Prescribing Biosimilars | BioEngage from Amgen Biosimilars

What you need to know about prescribing biosimilars

A key clinical consideration is how and when biologics, including biosimilars, can be safely used. A clinician may choose to transition or switch the biologic medicine a patient is currently treated with for another biologic—either a different brand or a biosimilar—that is approved and available to treat the same condition. This is a decision made by a healthcare provider in consultation with the patient.1

Automatic substitution (or pharmacy substitution) is a practice where a pharmacist may dispense an alternative medicine for a prescribed medicine without the prior approval of the prescribing healthcare provider. In the US, this is appropriate only for biosimilars that are designated by the FDA as “interchangeable” and where permitted under state law. In the EU, automatic substitution of biosimilars by pharmacists is not routinely practiced, and most nations have introduced laws or guidelines against it.1-4

An important consideration for biosimilars is that they have distinguishable names so that healthcare professionals and patients clearly understand which medicine is being administered. It is also important that the prescribing physician is given clear labels describing their safety and the data behind the approval decision so that an informed choice can be made regarding the appropriate medicine for the patient.5,6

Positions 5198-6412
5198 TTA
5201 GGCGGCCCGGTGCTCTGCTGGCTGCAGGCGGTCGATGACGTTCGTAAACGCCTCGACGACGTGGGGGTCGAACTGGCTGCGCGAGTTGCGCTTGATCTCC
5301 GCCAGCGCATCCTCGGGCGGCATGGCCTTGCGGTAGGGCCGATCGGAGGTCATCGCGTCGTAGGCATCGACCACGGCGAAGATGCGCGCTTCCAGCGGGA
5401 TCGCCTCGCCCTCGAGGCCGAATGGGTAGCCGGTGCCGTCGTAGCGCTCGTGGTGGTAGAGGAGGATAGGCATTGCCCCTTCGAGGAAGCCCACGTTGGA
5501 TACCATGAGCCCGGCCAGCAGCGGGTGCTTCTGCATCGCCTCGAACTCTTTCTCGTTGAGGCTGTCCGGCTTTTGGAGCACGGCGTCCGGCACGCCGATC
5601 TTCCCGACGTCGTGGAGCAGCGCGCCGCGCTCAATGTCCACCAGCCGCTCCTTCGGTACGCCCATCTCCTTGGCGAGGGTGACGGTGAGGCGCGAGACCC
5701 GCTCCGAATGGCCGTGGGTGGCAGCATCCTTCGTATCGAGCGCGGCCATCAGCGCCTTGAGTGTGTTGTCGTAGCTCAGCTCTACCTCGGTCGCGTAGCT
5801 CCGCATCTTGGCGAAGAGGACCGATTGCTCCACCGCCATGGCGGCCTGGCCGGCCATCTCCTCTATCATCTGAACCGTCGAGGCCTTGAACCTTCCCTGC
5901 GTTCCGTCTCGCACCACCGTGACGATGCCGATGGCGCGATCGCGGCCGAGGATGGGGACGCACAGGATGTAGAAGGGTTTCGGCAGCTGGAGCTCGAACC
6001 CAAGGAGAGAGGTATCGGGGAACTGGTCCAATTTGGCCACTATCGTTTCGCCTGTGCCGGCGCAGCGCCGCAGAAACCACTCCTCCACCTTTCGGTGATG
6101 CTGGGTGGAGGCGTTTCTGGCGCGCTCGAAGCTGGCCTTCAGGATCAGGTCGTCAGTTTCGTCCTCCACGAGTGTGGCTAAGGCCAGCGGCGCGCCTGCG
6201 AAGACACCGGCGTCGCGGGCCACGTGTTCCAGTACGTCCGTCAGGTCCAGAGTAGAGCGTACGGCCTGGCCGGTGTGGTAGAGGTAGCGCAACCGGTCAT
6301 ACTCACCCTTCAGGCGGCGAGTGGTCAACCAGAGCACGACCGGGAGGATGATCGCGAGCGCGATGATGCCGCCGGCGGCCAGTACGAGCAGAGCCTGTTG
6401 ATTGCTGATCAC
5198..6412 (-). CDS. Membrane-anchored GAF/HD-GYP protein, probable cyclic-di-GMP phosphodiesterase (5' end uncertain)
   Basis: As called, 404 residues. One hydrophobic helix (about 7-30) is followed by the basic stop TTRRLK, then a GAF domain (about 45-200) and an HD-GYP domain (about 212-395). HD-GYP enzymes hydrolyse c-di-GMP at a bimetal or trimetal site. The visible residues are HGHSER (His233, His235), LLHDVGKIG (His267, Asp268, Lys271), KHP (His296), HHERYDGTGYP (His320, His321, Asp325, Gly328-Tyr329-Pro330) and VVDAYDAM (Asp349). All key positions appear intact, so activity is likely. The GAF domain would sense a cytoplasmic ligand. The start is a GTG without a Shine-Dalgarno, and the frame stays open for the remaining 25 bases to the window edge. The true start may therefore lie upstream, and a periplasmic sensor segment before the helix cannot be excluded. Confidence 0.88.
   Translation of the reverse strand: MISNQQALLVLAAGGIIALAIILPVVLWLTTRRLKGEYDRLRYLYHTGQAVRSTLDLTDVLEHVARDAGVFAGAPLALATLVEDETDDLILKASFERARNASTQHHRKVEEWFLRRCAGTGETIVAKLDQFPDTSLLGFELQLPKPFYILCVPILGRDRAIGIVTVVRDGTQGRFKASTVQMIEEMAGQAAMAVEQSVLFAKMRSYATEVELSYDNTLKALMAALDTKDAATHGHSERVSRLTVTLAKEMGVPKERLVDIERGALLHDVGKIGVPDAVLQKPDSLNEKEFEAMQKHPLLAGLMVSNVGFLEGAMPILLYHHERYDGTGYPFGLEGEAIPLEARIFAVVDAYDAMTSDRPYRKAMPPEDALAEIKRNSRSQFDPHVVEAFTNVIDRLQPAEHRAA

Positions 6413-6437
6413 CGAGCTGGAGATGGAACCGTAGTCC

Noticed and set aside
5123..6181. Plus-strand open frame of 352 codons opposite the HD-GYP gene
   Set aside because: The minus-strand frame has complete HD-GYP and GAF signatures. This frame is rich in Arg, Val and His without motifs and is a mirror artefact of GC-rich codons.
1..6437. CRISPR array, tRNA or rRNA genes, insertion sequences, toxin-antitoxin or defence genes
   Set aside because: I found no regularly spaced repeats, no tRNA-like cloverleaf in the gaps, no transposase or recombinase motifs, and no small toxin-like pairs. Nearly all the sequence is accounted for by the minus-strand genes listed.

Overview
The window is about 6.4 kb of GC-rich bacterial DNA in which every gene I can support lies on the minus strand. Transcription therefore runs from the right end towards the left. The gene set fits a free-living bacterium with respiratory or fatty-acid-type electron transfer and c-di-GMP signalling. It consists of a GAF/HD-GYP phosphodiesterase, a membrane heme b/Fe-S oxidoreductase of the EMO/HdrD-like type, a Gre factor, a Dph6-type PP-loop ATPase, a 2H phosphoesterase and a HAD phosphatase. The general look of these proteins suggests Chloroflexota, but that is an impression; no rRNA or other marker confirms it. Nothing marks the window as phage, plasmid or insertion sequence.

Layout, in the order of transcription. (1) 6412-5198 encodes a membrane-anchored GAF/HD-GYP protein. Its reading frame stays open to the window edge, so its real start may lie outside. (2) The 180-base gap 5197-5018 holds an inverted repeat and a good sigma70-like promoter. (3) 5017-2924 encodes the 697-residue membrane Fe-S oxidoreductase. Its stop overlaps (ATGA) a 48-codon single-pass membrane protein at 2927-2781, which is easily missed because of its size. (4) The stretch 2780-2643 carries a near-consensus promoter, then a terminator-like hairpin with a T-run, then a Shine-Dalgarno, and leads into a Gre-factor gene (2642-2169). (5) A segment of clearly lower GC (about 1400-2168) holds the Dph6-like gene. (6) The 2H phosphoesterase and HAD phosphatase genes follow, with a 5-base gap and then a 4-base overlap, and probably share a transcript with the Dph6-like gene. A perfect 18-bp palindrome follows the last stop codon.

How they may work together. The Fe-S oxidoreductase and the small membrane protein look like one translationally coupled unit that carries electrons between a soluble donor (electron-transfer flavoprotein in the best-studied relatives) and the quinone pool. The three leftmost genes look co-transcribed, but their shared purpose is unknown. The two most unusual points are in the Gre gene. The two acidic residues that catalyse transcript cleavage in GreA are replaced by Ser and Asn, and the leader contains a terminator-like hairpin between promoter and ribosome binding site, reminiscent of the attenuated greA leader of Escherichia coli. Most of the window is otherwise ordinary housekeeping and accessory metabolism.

References: 1. Canadian Agency for Drugs and Technologies in Health. Biosimilar drugs. Accessed October 29, 2019. 2. US Food and Drug Administration. Considerations in demonstrating interchangeability with a reference product. Accessed October 29, 2019. 3. Generics and Biosimilars Initiative. Interchangeability of biosimilars around the world. Accessed October 29, 2019. 4. Generics and Biosimilars Initiative. Biosimilar substitution in Europe. Accessed October 29, 2019. 5. Regulatory Affairs Professionals Society. Regulatory explainer: everything you need to know about biosimilars. Accessed October 29, 2019. 6. European Commission. What you need to know about biosimilar medicinal products: a consensus information paper. Accessed October 29, 2019.